Tuesday, January 07, 2014 5:37 PM CT

US Bancorp receives praise for deal in the Windy City

By Nathan Stovall

While U.S. Bancorp's purchase of Charter One's Chicago operations will not move the needle materially for the company, the Street sees the transaction as smart, strategic and reasonable.

U.S. Bancorp confirmed recent rumors early Jan. 7, announcing that its lead bank U.S. Bank NA agreed to acquire the Chicago branch banking operations of Charter One Bank from RBS Citizens Financial Group Inc. for a deposit premium of $315 million, or roughly 6%. The acquisition includes Charter One's Chicago retail branch network, small business operations and select middle market relationships. With the deal, U.S. Bancorp will have more than 180 branches and move into the eighth-place ranking in terms of deposits in the Chicago MSA, with roughly $11.3 billion in deposits.

John Elmore, vice chairman of community banking and branch delivery for U.S. Bank., said the company's distribution had not been optimal for a market the size of the Chicago MSA, but Charter One's Chicago operations will give it a "much more complete" distribution package for existing customers and new prospects in the market.

"It's just really a unique opportunity for us, and we're extremely excited about it," Elmore told SNL.

He said the transaction will give U.S. Bancorp customers and Charter One customers in Chicago greater convenience, while the target's customers will gain a broader set of products to choose from once the deal closes. He further noted that the broader distribution network in Chicago will not only benefit U.S. Bank's retail and small business banking operations, but the increased awareness in the market will support the company's commercial banking and private bank and trust operations as well.

"There's no question that as you have a certain segment of mass in a particular marketplace that you benefit by having that presence, and we think this definitely gets us to a point where we have added benefits just beyond the branch distribution itself," Elmore said.

Analysts reviewing the transaction noted that the deal is small and likely will have a minimal impact on U.S. Bancorp's earnings but said that the deal will significantly build the company's presence in an important market. Robert W. Baird analyst David George said in a Jan. 7 report that he viewed the transaction favorably, since it is large enough to improve the company's competitive position in one of the largest U.S. markets, yet small enough to avoid regulatory scrutiny associated with larger holding company acquisitions.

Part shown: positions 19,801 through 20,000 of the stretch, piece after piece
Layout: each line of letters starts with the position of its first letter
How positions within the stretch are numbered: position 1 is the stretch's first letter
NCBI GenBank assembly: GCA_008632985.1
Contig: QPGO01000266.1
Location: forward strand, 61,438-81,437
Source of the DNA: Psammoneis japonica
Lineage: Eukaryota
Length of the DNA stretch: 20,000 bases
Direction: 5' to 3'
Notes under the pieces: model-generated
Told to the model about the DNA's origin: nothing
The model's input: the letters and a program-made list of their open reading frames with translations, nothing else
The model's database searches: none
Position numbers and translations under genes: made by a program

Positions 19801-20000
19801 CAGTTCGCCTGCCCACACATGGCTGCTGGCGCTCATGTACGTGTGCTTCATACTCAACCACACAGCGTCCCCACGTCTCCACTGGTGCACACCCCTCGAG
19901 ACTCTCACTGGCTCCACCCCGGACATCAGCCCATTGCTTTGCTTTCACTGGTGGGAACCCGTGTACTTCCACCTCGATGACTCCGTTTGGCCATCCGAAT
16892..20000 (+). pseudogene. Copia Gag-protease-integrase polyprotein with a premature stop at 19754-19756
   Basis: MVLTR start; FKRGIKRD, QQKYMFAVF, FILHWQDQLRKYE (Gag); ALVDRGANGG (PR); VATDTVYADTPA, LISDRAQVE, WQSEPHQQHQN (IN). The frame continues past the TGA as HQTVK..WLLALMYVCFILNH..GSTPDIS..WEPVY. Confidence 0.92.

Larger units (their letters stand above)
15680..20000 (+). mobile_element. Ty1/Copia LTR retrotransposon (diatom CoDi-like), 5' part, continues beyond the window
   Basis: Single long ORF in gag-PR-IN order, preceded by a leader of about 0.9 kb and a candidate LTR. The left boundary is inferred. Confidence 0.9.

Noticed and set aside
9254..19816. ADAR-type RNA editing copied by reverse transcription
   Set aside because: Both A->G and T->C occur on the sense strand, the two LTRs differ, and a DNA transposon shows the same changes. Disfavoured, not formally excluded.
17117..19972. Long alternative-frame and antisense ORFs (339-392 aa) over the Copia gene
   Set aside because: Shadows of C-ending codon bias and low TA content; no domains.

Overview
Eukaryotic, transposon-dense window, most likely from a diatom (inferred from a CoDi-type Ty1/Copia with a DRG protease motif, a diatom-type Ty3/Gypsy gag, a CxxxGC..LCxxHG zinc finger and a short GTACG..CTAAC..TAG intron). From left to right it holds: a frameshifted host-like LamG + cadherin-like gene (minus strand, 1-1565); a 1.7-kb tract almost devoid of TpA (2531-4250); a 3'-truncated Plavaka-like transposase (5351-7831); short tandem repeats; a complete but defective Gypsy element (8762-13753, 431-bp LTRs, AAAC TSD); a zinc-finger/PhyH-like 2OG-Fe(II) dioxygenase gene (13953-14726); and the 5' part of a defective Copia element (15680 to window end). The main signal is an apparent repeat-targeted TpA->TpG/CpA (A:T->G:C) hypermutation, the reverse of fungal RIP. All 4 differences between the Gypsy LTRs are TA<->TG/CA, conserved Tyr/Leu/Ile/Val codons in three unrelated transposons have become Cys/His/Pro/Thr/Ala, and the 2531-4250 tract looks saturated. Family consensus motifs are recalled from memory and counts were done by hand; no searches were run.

Sandler O'Neill analyst Scott Siefers offered a similar assessment and said he views the deal favorably even though it is small. The analyst called the 6% deposit premium U.S. Bancorp will pay in the transaction "very reasonable" and said he expects the deal will be easy to integrate and give the company "important heft in Chicago."

map"So all things considered, even though the transaction is not big enough to move the needle meaningfully, we view it as a nice franchise addition for USB," Siefers wrote in a Jan. 7 report.

Observers noted that U.S. Bancorp is acquiring an attractive deposit franchise in the transaction. Roughly 35% of the deposits U.S. Bancorp will acquire are noninterest bearing and NOW accounts, 48% are money market and savings accounts, and 17% are time deposits. U.S. Bancorp is paying a higher deposit premium than witnessed in some other branch acquisitions, with the 6% premium equating to nearly double the 2.94% median premium buyers have paid on branch deals involving deposits greater than $250 million since 2010, according to SNL data. But, observers said the Chicago operations of Charter One merit some value given the scarcity of sizable franchises in the market.

Michael Iannaccone, president and managing partner of metro Chicago-based MDI Investments, said that U.S. Bancorp will gain a "very desirable" deposit franchise in acquiring Charter One's Chicago operations. He said many of the Charter One branches are in well-developed, high-net-worth markets where it would be difficult to build new branches, and even impossible in some suburban towns that placed moratoriums on constructing bank branches close to 10 years ago.

"As far as desirable franchises go in Chicago, I would rate it in the top 10 if not in the top five," Iannaccone said.
U.S. Bancorp has acquired franchises in the area in recent years, picking up FBOP Corp.'s nine banking units, including its sizable banking operations based in Chicago, after the FDIC closed their doors. Iannaccone said some animosity arose toward U.S. Bancorp after it acquired the failed entities — which some Illinois politicians had to tried to save or at least delay closing — but many people in the Chicago market have since come around to U.S. Bancorp and buying Charter One's Chicago operations will help create further goodwill in the marketplace.

U.S. Bank's Elmore said the company does not have a target or plan for how large it would like to be in the Chicago market, but will continue to look to become more efficient and effective at taking care of its customers.

"But Chicago is obviously a very, very large and attractive market and one we've been successful in and are really excited about the opportunity to blend the Charter One operation into our existing operation," Elmore said.
Salman Aleem Khan contributed to this article.